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Burlap traps are a way to mitigate the invasive Lymantria dispar dispar (tussock/gypsy moth) caterpillars, which defoliate mainly hardwood deciduous trees. Burlap is wrapped around trees and tied with twine, then folded to create a flap and ideal conditions where the caterpillars migrate into. The caterpillars are then disposed of in soapy water when the traps are checked.
If I want to study spatial ecology of these caterpillars, using quantitative analysis from each trap at a small lake surrounded by forest, how should I prioritize trap set-up (location, amount)?
Should the traps be completely randomized?
My study area is at maximum 2 square kilometres with a small Lake taking up about 0.25 of those square km.
Ideally I want to minimize confounding variables such as tree species the traps are placed on.
The goal of this project is to determine spatial distribution of the caterpillars and to mitigate them with weekly checks.
Any help would be greatly appreciated!
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As far as the traps concern I recommend using completely randomized block design in setting your traps.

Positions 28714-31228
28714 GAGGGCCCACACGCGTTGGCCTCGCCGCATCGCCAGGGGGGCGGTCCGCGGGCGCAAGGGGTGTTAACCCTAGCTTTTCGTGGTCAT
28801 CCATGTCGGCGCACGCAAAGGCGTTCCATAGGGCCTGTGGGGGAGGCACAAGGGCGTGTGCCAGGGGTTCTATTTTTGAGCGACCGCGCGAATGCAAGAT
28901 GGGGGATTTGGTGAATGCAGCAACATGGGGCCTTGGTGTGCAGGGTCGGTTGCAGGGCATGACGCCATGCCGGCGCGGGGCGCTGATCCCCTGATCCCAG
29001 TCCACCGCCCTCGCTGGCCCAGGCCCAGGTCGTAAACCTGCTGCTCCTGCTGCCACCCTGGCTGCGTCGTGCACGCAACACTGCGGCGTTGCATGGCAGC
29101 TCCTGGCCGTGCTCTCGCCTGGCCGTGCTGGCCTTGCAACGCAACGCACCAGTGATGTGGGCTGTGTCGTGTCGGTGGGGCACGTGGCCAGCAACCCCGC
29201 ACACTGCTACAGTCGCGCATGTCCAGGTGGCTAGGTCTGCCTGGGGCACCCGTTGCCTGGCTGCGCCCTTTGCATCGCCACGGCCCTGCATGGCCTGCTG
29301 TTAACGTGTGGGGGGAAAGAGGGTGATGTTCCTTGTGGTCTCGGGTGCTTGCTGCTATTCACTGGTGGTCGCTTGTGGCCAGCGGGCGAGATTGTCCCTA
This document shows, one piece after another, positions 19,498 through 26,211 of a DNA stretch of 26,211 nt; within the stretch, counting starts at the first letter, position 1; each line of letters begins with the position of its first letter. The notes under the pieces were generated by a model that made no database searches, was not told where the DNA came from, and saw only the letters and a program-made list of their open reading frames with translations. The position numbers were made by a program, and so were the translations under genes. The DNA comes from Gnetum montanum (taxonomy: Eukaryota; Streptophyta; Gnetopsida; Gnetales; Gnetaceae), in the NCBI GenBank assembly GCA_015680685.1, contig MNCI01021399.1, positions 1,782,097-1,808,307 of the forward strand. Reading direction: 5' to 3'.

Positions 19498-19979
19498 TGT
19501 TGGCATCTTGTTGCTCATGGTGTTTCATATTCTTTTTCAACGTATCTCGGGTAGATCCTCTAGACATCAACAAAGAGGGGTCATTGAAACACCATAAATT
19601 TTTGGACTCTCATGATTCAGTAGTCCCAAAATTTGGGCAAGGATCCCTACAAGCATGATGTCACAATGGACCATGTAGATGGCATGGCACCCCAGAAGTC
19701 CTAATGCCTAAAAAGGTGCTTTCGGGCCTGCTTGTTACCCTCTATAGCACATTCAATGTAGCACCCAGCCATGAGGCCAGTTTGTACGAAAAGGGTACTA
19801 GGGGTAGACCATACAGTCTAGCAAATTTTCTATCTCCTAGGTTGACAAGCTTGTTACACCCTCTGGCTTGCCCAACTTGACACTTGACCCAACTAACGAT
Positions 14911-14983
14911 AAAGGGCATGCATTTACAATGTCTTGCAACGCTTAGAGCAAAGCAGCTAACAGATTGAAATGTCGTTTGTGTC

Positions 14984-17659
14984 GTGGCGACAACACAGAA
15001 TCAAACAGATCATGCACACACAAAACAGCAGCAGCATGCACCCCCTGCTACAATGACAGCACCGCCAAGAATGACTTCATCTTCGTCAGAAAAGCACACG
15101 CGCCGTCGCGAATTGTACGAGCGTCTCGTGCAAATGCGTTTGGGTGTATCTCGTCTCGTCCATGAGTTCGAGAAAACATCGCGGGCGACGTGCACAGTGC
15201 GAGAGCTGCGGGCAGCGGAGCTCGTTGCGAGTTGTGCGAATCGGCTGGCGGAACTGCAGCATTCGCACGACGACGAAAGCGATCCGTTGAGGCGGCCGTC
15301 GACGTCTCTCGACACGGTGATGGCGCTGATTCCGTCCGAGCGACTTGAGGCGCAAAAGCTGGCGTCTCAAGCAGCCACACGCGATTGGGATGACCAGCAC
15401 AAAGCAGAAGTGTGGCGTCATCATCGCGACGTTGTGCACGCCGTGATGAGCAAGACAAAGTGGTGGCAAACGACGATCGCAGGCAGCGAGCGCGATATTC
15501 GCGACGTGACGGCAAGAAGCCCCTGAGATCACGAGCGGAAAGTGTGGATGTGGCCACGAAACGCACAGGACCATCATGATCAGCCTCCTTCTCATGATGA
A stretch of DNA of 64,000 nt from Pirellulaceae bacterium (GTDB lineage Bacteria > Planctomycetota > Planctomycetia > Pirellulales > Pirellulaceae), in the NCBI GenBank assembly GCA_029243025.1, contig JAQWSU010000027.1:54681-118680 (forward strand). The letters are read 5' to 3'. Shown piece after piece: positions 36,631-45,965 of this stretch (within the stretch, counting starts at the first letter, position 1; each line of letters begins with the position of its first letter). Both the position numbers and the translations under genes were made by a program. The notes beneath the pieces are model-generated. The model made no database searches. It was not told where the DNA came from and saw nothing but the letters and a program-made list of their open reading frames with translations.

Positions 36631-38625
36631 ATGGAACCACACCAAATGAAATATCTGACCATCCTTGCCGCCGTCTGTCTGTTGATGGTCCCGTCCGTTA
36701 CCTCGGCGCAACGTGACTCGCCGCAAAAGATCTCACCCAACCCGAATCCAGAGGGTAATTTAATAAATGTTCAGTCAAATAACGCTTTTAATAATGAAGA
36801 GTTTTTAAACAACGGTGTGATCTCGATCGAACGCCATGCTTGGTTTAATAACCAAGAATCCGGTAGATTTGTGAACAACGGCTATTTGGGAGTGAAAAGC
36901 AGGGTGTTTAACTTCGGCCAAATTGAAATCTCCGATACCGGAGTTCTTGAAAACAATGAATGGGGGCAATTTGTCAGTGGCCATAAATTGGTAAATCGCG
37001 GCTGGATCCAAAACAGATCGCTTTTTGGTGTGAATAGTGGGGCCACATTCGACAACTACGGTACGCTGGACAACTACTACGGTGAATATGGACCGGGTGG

As for surveying the Lymantria dispar, my suggestion is to go for line transects.
As for burlap issue, I would suggest to go for some baits in parallel.
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Soil chemical analysis for various studies shows the impact of Sulphur in crop production particularly in the field of agriculture, and a better result even obtained for the combined effect of Sulphur, Boron and Copper, though Sulphur is a macronutrient whereas Boron and Copper. In my present study, Sulphur concentration of the sampled forest soils varies from 0.28 to 16.53 kg/ha, whereas, Boron content 0.90 to 1.39 kg/ha and Copper from 0.31 to 8.98 kg/ha, are they standard values for the forest soils? Are they working well in combined form for the growth and vegetation of the forest soils?